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Cell type differences in intrinsic membrane properties regulate responsiveness and energy consumption

  • Author(s): Otte, Stephani L.
  • et al.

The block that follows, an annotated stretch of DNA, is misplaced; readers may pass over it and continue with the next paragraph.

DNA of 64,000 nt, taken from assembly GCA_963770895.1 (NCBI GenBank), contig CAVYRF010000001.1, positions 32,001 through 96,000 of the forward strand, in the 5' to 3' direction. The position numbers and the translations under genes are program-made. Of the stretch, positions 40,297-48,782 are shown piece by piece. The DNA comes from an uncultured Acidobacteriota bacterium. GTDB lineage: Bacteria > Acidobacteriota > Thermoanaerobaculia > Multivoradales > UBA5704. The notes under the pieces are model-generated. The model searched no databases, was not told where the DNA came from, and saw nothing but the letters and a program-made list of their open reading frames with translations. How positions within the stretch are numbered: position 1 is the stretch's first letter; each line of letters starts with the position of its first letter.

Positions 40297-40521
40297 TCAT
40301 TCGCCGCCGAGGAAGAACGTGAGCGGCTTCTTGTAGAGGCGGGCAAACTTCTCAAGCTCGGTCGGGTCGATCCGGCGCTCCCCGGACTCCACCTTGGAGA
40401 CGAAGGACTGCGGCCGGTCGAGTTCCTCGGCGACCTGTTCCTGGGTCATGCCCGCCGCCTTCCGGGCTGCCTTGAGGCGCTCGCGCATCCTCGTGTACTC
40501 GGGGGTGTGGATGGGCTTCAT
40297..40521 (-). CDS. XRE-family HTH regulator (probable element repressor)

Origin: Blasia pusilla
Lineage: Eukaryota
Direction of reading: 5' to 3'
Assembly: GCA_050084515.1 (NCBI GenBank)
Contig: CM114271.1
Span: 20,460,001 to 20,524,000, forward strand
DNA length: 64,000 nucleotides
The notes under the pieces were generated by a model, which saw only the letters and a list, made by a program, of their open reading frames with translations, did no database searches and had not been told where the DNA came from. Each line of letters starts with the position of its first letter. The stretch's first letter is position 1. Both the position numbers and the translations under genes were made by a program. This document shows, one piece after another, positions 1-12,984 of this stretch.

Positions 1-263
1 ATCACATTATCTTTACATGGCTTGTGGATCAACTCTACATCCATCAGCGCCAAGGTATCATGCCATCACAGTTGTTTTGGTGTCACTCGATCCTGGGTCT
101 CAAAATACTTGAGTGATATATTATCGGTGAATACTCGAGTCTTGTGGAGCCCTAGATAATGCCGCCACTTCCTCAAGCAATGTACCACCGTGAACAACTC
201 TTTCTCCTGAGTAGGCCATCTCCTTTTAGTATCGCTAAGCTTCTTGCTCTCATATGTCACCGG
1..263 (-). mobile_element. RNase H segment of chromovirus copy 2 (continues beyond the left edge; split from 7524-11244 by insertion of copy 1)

Information processing in the brain depends upon the interactions of diverse signaling units, neurons, which vary in their circuit positions, biophysical and biochemical properties, and electrophysiological phenotypes. These distinguishing properties enable neurons to serve different computational and functional roles. For instance, the fast-spiking inhibitory subclasss, which synchronizes its firing at fast frequencies and makes divergent and convergent contacts onto the persimomatic compartments of its targets, is hypothesized to play an important role in regulating the timing and probability of spike output and thus the flow of information through the brain (reviewed in Chapter 1). However, the functional consequences of synchronized inhibition will depend on the integrative properties and circuit locations of the recipient neurons. Using a combination of in-vitro whole cell electrophysiology, modeling, and model-neuron hybrids (dynamic clamp), we determined how fast synchronized inhibition interacts with integrative properties of a variety of neuronal types to regulate the rate (Chapter 2) and timing (Chapter 3) of spike generation. We find that a neuron's intrinsic physiology substantially affects the ability of fast synchronized inhibition to control neuronal responsiveness. In addition, we demonstrate how the relevant physiology can be flexibly altered by contextual and neuromodulatory factors. The results of these experiments suggest that synchronized fast-spiking activity can differentially affect various circuit elements and each element's responsiveness can be adjusted on a range of time scales to suit the cortex's changing computational requirements. Because the brain is one of the most energetically expensive organs in the body with action potential generation accounting for significant portion of the energy usage, we hypothesized that differences in neuronal properties may also serve to minimize energy consumption subject to functional constraints. Again using electrophysiology, modeling, and dynamic clamp, we compared the energy needed to produce action potentials singly and in trains for a wide range of channel densities and kinetic parameters, and examined which combinations of parameters maximized spiking function while minimizing energetic cost (Chapter 4). We found evidence supporting our hypothesis in a wide range of neurons from several species. We conclude that neuronal biophysics are tuned to perform cost-effective functions

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